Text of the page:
LA Chefs’ Suppliers’ Rainbow Ranch Farms

(Originally published March 18, 2013 on Examiner.com).

“You must be the change you wish to see in the world.” These words of Gandhi are words that Xenia Stavrinides, the owner of Rainbow Ranch Farms, has lived by both before and after she founded Rainbow Ranch Farms in 1991.

Before 1991, Xenia had been on farms in the Middle East, Mediterranean, Europe, and Eastern Europe as well as in South America. On some farms, she observed animal husbandry that was brutal, though in other places like Spain, Italy and Greece, for example, the animal husbandry was very humane. When she started working for farmers and ranchers in the States, she didn’t like the direction that ranches were heading with more and more grain and lot feeding, as well as toward the barn raising of pigs, chickens and turkeys. She became so disturbed by these concentrated animal feeding operations [CAFO] that she stopped eating meat and became a vegetarian. She couldn’t support an industry so devoid of ethics and pay for another animal being tortured.

Though despite taking supplements to make up for what her body was missing, Xenia believed her health was adversely affected by being a vegetarian, so after twelve years and much consternation she decided again to eat meat. But this time, she decided to raise her own livestock and grow everything herself and thus shortly thereafter purchased the land in the high desert, unseen, that became Rainbow Ranch Farms.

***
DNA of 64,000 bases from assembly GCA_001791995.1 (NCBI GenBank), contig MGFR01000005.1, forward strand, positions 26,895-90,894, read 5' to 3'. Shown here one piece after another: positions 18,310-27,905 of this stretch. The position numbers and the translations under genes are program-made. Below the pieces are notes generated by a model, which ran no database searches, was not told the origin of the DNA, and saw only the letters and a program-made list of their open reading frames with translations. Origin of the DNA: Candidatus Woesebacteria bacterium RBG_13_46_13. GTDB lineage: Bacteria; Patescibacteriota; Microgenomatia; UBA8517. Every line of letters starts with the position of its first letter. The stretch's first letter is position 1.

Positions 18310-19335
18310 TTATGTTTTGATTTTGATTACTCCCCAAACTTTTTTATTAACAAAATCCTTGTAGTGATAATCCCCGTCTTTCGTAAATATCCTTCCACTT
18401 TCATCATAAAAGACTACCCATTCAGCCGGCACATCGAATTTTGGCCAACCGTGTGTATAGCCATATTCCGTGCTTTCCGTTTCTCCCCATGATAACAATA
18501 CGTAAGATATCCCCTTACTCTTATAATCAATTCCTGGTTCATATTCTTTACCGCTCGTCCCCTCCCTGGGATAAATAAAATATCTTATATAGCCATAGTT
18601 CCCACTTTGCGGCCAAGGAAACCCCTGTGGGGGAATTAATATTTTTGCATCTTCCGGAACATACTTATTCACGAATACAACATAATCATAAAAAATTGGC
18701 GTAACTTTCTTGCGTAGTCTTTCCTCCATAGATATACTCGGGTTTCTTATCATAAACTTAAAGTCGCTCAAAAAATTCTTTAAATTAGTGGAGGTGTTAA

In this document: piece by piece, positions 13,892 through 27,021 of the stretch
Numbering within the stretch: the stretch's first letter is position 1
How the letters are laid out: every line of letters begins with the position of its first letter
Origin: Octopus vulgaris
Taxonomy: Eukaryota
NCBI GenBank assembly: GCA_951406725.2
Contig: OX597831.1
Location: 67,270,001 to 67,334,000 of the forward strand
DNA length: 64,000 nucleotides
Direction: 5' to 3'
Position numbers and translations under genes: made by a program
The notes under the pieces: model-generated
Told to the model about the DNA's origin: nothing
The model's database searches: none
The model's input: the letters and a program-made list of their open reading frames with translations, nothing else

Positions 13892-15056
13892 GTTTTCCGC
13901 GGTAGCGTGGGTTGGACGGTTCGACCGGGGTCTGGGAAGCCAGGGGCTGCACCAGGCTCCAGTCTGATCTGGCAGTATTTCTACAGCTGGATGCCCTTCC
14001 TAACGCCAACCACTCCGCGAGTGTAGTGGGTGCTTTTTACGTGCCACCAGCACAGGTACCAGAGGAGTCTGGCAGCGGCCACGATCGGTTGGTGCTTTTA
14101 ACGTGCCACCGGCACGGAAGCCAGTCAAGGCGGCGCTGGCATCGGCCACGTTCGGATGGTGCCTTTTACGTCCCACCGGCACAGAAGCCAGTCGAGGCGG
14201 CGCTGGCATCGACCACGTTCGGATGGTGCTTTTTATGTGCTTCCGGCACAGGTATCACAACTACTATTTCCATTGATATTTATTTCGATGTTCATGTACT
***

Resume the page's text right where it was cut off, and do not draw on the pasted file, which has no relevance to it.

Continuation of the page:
Here on land where the Mojave Desert meets the San Gabriel Valley Mountains many were initially skeptical of her ability to farm and ranch in such a harsh environment. Using sustainable permaculturepractices and raising old heritage breeds of cows, pigs, turkeys, ducks, game birds, chickens, goats and rabbits she’s defied all the skeptics for over twenty years on her home farm. Over these years, more animals have also been placed on a number of other members’ farms and ranches in Central and Northern California.

Produce and custom processed meats from these farms and ranches are made available to community supported agricultural (C.S.A.) members for pick-up or via UPS shipping. Meats slaughtered at USDA facilities are available and sold to non-members online, restaurants, and specialty butchers like Lindy & Grundy [now closed] in Los Angeles. Whenever USDA facilities are used for animals from Rainbow Ranch Farms, the plant stops all other processing to ensure that Rainbow’s meats are processed to the highest standards without the use of anti-microbial solutions, bleach or chemicals. This USDA plant is also certified organic and humane handling, plus offers special services including Halal and Kosher processing. Thus all of her animals when butchered are done so without any torture in the most humane way possible.